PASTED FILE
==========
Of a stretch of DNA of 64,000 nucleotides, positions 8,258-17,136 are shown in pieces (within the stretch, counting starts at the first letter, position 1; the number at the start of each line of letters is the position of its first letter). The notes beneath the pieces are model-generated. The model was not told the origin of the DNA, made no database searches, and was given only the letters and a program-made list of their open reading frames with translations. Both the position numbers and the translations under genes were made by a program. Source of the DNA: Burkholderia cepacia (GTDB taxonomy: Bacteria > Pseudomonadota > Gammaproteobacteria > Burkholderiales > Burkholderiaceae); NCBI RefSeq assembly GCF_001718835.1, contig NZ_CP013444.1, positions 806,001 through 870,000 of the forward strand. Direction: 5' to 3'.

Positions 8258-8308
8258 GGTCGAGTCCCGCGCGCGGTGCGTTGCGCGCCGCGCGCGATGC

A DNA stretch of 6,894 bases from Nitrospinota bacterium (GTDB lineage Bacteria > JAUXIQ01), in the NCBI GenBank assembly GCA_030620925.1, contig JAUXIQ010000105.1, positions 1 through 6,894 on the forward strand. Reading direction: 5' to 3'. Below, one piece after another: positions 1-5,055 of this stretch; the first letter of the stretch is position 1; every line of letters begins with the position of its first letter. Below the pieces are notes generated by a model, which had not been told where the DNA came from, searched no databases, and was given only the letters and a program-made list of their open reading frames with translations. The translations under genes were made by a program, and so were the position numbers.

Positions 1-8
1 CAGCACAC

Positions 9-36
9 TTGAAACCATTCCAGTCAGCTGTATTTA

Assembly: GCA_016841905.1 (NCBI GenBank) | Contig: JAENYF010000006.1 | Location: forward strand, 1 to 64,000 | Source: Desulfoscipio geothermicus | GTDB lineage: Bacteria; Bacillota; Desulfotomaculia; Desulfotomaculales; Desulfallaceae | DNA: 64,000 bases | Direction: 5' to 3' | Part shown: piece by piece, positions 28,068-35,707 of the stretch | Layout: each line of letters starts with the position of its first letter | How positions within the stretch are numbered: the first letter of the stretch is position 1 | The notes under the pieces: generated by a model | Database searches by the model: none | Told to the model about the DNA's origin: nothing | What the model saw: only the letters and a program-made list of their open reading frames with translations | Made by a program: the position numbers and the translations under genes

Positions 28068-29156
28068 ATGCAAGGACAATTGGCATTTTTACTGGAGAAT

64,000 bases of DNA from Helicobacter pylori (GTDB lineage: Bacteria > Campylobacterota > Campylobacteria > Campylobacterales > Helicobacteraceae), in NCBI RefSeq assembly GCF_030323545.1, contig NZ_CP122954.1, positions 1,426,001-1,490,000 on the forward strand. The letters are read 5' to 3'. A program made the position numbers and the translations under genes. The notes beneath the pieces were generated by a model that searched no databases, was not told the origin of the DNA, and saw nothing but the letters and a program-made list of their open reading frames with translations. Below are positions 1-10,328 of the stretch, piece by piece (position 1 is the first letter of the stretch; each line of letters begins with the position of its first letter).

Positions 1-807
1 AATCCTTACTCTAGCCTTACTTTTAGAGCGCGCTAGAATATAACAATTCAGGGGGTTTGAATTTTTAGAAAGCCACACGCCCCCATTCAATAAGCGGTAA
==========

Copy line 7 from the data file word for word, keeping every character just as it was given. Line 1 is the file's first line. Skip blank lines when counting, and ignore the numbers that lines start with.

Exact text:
Positions 9-36